Saturday, July 25, 2009

Gates to Gates

In 1991 Rodney King, an African American was beaten by four white members of the Los Angeles police department. Unlike many claims of "police brutality" this was caught on tape and led to the trial of the four officers.LAPD chief Darryl Gates insited that his men were merely doing their duty. In essence he asked that the public believe him rather than their lying eyes. The tape revealed the officers tasering King and then using their nightsticks to beat him into submission. They claimed that he was under the influence of drugs and was resisting arrest. The officers argument prevailed at trail and their acquitals touched off an eruption of violence and rage in the black community of Los Angles. Riots lasted for days resulting dozens of deaths and hundreds of millions of dollars worth of damage.

Chief Gates moved to the center of the controversy and his many appearances on television did nothing to assuage the mood of the black community. In fact, many of his statements seemed to show a lack of sensitivity to the issue of race and the historic interplay between police and the black community. For years I have heard my black friends joke in a rueful manner about being stopped by the police for "driving while black." That is the term used to label the reality that blacks are stopped and arrested by the police at a much higher rate than whites. Many times these arrests are with the flimiest of cause. The issue of "racial profiling" has emerged from this concern.

Now, in mid 2009 we have seen another Gates hit the news because of this issue. The time it is Professor Henry Gates of Harvard who, in one of the many ironies of this case, is considered to be the leading American scholars of race. He was arrested by the Cambridge Police, shortly after trying to enter his own home. It seems a neighbor had seen two black men with backpacks trying to force the front door of the house. The men were professor Gates and his driver who ws tryig to help me force open the stuck door. Dr. Gates was inside his home when the polic arrived and became incensed at the officers for accosting him in his own home. They claim he became loud and difficult and they arrested him for this behavior, cuffed him and took him to jail.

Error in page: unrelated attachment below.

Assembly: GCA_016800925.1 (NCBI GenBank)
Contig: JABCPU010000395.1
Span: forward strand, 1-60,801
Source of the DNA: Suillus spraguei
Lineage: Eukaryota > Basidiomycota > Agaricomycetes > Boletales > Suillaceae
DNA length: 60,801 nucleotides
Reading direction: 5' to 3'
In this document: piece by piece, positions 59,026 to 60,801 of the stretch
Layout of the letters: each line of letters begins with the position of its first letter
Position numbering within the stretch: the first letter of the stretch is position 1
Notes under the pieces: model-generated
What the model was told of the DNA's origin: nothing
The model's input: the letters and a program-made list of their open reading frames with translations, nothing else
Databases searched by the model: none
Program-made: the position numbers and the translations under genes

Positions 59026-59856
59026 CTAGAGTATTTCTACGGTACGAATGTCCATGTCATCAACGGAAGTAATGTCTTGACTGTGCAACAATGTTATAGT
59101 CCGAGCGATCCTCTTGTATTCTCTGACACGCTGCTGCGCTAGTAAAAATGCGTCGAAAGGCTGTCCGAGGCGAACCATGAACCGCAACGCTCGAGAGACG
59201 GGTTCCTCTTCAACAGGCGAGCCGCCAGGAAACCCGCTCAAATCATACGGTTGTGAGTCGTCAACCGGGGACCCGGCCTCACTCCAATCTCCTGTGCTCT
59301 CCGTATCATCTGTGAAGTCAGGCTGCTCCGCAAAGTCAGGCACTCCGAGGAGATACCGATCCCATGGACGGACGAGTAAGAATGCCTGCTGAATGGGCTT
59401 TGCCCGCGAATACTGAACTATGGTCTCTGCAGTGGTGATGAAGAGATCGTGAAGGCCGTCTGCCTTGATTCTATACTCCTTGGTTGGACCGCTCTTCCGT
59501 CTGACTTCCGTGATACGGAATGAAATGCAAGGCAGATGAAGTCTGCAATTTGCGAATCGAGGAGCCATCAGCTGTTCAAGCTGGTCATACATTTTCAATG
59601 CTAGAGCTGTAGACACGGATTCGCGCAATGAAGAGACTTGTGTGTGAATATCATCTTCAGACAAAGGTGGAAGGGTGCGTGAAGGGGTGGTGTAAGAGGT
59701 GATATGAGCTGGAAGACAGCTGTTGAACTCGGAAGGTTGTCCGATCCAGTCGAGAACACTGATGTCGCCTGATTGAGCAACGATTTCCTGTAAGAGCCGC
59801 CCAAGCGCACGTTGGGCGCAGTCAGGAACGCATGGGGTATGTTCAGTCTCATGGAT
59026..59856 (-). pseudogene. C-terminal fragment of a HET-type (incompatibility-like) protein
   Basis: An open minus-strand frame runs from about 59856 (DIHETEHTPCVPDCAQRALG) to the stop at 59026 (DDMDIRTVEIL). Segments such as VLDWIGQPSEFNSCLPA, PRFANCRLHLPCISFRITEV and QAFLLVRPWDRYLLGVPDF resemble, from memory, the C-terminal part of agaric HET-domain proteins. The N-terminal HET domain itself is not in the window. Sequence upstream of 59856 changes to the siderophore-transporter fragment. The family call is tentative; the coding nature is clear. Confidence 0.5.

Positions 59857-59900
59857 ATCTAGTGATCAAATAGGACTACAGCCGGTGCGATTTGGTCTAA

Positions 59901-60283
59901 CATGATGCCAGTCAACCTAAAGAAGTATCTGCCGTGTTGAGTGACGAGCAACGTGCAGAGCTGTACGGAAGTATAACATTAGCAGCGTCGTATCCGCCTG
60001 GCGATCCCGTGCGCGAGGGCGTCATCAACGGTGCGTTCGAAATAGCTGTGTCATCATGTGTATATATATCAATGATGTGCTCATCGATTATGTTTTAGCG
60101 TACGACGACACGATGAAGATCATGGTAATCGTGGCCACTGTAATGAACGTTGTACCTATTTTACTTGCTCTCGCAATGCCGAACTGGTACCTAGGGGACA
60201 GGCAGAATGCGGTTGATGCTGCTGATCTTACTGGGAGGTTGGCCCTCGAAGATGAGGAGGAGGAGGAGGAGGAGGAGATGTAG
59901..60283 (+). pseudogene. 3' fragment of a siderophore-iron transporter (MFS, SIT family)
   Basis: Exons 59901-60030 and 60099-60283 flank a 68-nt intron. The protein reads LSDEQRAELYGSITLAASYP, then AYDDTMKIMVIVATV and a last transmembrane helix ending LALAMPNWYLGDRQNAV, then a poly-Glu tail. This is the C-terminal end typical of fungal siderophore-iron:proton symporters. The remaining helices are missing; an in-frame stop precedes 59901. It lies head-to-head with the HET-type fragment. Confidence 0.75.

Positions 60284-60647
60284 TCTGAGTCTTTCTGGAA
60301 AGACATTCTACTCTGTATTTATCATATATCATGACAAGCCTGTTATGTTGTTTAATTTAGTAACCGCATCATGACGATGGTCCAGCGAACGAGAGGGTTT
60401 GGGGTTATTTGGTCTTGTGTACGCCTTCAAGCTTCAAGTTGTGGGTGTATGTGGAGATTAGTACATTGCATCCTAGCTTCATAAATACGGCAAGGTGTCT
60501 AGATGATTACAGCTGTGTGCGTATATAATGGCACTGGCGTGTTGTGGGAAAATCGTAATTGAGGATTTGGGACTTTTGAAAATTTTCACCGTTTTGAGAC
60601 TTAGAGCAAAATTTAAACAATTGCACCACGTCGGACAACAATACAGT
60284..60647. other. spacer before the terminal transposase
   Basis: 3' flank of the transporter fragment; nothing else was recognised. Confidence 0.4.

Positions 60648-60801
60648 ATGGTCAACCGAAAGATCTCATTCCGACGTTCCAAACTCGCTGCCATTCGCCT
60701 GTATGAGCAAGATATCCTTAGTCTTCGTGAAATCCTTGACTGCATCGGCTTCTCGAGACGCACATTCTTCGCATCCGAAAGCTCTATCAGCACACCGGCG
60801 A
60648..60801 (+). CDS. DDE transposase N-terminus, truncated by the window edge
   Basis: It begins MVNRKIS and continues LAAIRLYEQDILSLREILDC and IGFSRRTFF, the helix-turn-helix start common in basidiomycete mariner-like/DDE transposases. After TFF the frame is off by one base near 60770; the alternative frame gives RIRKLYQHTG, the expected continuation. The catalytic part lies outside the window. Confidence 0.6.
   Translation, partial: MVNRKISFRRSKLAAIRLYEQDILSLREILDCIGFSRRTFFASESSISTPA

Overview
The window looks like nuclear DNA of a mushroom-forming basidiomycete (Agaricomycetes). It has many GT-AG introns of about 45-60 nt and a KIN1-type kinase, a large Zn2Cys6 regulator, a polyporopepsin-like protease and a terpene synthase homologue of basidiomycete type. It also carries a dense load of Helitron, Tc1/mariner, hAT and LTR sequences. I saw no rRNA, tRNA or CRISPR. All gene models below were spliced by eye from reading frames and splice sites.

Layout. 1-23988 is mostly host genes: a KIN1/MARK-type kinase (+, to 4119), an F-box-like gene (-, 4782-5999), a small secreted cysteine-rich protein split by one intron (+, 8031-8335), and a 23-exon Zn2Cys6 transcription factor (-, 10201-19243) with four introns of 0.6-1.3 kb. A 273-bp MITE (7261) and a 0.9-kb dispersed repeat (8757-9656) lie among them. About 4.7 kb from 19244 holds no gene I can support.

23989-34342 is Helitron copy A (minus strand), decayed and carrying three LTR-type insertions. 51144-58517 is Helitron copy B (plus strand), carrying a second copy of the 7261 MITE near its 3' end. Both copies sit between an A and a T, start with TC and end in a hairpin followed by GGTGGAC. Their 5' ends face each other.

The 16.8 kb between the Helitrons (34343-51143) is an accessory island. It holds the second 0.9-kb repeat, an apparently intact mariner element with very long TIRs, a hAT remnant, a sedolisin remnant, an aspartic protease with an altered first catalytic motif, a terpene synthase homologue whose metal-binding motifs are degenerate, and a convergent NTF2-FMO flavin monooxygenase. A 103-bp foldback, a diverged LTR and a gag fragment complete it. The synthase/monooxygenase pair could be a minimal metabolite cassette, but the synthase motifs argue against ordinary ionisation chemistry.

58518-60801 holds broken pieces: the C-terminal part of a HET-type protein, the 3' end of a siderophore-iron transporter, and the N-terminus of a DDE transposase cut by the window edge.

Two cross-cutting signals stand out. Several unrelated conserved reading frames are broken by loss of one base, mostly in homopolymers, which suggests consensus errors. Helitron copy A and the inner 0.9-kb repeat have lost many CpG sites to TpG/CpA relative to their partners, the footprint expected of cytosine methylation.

This has caused another firestorm across the nation with many lining up behind the officer, who ironically was a model officer and a trainer for the department on racial sensitivity issues. Officer Crowley claims he was merely following procedure which procuced echoes of Los Angeles in the minds of many African Americans. Most African Americans I have heard comment on the case see it merely a one more evidence of the disparate tratment of blacks in this society. Even President Obama has been caught up in the controversy when he suggested that the Cambridge Police were "stupid" for arresting a man for breaking into his own home. He has sense disavosed his language but continued to suggest the incident was troubling.

As with any issue the details of this incident for open to interpretation. Perhaps Professor Gates was treated more harshly simply because he was black. Perhaps Officer Crowley indeed followed the letter of the polcy manual. Or perhaps we had two men indulging in some "macho maashup" letting their egos and different perspective escalate a situation beyond its normal limits.

What is clear is that while America has come a long way in our relations between the races, the racial lens is still applied first when incidents like this occur. All this comes on the heels of the hearings for Puerto Rican Sonia Sotomayor for supreme court justice. At those hearings and in the run-up to them, the nation was "treated" to a litany of white men, many of whom had demonstrated their own racial insensitivity in the past suggesting that Sotomayor was a "reverse racist" for suggesting that a wise Latina might be a better judege that a white man.

What all American's should stipulate, up front, is that race still matters in this society. The election of a mixed race president who has addressed this issue quite eloquently, has not healed our divisions. In fact, his election seems to have raised the racial barometer for many whites. I seriously doubt if there is one person of color in the country who at one time or another has not been subjected to treatment based upon their race. This could be from being arrested unjustly or merely, as President Obama described in one of his books, waitng for the valet to deliver a car and having a white person throw him the keys, thinking he was the valet because he was black. And there is not a white person in America who hasn't at one time or another reacted to a person of color out of that lens rather than seeing beyond it. This could range from the ugly racism of jokes or actions, or merely getting steamed when a person of color seems to slow down when they cross the street in front of your car. Our nation has a long, dark history of racism. We fought a civil war, in part, because of it. We have had ongoing viloence because of it. It has cost us money and moral authority. And it has been a topic largely ignored in public discourse because it is so fraught with peril and pain. But we will never get past it until we brave the peril and face the pain.

Perhaps, taking a lead from President Obama and incidents like the one played out in Cambrige these las few days, we can open up the dialogue between the races. It is clear that we are not in a "post racial" time as some thought after Obama's election but maybe we can finally get to the the starting post of shedding light and understanding about this difficult issue. At last maybe we can follow the words of Rodney King in the midst of the riots,"can't we all just get along?"